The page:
“She was practically shouting at me down the phone. I was in tears after the call ended.”
That’s what I was told recently by someone employed by one of the agencies I work with about a conversation with a client.
It refers to a piece of work undertaken by the consultant that referenced the client themselves and a business partner. The client was angry that the work may have harmed the business relationship. But unbeknownst to the client, the partner had already emailed the consultant to tell them how delighted they were.
It’s an example of something I mentioned in my last post; the pompous, petulant and disrespectful attitude displayed by some towards those working in communications agencies.
It’s not a new development. And nor is it isolated.
Lack of Respect
I remember way back in about 2001 the agency I worked for had a client who, basically, took the piss. She would regularly make unrealistic demands that as an agency we’d bend over backwards to accommodate, and if we didn’t she’d stamp her feet and throw her toys out of the pram.
Both examples point to a serious lack of respect. It’s something I’ve witnessed time and again over the last 15 years, and it’s equally as applicable to some junior client-side staff as it is to some director level personnel.
To be clear, this isn’t a blanket rule. Not all clients treat agency people like crap, and many are amazing to work with. But a condescending attitude is far more common than you might think. Ask around any agency and you’ll find at least one, normally several clients whose attitude sucks.
So why is this?
It could be a client-side issue. It could be that some people on that side of the fence think they’re in some way superior to those they pay to help them. It could be that they don’t recognise the skills and talents of agency people, or understand the nature of working in an agency environment. In which case, I have to say, why employ them? Are they a ‘necessary evil’, resented and forced upon on them by lack of time or resource?
Or, alternatively, it could be a problem with the way agencies position themselves and the people they employ.
Outdated Organisational Models
I’ve helped several communications agencies in the last few months to start to restructure around what a modern agency needs. The traditional, hierarchical, role-based model is outdated and suffocating; as I wrote a year ago, it’s failing the industry.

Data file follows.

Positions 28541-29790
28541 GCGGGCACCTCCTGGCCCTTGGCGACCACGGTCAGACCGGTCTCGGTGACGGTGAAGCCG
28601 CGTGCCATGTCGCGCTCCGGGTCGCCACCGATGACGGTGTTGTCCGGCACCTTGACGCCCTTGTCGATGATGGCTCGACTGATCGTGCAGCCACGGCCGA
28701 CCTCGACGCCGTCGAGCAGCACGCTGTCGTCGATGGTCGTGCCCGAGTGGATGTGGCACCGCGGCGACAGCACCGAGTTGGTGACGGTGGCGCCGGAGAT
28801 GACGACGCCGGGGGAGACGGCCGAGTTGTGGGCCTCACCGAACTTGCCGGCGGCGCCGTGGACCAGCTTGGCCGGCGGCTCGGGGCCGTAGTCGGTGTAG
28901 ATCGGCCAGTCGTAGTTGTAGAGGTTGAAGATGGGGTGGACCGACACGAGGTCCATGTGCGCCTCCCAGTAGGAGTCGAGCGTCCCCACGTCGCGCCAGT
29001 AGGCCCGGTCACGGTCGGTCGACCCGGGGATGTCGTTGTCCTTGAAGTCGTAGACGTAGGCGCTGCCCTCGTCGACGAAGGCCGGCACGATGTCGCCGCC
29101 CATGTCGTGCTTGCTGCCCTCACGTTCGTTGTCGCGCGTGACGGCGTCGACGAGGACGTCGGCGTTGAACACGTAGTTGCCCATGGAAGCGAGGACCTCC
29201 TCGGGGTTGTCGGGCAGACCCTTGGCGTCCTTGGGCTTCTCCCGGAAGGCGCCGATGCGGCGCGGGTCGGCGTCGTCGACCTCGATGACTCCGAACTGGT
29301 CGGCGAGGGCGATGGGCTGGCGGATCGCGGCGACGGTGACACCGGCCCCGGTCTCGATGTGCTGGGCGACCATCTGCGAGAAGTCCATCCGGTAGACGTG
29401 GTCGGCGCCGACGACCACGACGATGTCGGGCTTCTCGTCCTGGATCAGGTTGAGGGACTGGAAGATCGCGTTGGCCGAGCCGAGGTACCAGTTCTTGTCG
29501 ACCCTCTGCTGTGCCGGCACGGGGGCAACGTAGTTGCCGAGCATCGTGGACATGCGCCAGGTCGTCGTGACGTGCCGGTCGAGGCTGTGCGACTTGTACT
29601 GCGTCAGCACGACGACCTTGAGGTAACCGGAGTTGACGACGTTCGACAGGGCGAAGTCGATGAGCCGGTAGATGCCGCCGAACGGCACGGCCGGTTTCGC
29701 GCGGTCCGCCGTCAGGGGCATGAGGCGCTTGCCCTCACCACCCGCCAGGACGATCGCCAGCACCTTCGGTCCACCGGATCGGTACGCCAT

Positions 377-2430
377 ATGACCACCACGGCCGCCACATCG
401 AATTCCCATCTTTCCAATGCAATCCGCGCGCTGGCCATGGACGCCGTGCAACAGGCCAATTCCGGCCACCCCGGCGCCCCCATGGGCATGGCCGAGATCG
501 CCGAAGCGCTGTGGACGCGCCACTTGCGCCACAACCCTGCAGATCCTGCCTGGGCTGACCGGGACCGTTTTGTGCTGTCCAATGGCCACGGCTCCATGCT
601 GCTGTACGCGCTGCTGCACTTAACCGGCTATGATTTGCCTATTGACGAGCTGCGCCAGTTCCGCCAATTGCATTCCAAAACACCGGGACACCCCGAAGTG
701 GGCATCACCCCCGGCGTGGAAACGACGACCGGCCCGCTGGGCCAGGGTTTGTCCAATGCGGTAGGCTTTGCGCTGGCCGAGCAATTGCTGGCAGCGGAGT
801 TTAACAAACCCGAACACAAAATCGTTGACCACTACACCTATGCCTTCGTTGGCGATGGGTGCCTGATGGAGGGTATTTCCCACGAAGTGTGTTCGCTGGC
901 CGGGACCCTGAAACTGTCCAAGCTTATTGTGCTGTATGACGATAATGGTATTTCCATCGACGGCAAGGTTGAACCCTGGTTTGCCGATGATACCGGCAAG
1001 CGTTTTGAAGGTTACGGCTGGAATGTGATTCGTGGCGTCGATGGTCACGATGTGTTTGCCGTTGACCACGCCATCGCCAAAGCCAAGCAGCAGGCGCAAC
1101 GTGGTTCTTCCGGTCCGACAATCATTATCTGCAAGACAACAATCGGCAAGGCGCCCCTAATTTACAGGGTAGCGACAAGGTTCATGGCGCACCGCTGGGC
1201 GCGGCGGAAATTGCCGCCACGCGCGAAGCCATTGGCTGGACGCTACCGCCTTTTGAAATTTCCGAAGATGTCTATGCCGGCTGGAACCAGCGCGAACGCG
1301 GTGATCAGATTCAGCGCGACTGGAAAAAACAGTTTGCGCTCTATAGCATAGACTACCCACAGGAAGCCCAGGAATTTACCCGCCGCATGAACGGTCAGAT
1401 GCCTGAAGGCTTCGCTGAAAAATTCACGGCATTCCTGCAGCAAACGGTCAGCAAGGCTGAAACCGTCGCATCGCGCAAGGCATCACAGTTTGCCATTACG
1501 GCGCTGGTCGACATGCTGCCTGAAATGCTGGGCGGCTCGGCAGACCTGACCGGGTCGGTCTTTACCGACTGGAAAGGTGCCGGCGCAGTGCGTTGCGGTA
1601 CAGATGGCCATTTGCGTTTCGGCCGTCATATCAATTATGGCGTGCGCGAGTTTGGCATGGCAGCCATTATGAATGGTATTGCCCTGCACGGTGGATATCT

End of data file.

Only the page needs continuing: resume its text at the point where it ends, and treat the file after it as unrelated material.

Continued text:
It positions agencies as ‘suppliers’; people who, as a client, I’d employ as a resource to do my bidding. And it necessitates a company full of generalist consultants who can each do a bit of media relations, a bit of copywriting, a bit of planning, a bit of tweeting…
If, instead, agencies were structured around skills and specialist knowledge, their whole positioning and value proposition alters to being consultants with something to offer that even if a client did have all the time in the world, they couldn’t do themselves.
In a brief conversation with Scott Guthrie and Michael Blowers on Twitter, Scott threw in two terms I’d not heard before but that explain perfectly this ‘new’ way of thinking (though it’s actually far from new):
— Scott Guthrie (@sabguthrie) 25 February 2016
‘Holocracy’ is neither hierarchical nor flat in structure. Instead it distributes power very clearly across a team, enabling autonomous working and responsibility. ‘Adhocracy’ is the opposite to bureaucracy; an organic structure based on specialised jobs/skills where individuals come together to form functional units for specific projects and then disband.
An adhocracy is therefore highly adaptive, creative and flexible, and great for problem solving. Is that not the nature of modern-day communications?
The Decline of the Generalist
And yet, the vast majority of communications agencies still recruit PR generalists when they have a vacancy, rather than taking the opportunity to bring in a specialist skill that maybe they don’t have (think an SEO specialist or a developer or a graphic designer). It is changing, but very, very slowly.
I can’t help but think that the days of the generalist are limited. There will always be a vital role for project managers, but that will be one distinct skill set out of five or six in an agency rather than the pervasive one. Which could leave a lot of PR people out of a job in five or ten years’ time.
Now consider my original hypothesis that there is a lack of respect between clients and agencies. Is it not reasonable to assume that, by offering the specialist knowledge and skills of specific individuals for specific projects rather than generalist knowledge across everything, agencies could start to add value to client relationships, reduce clients’ frustrations and stop the tears?
What do you think?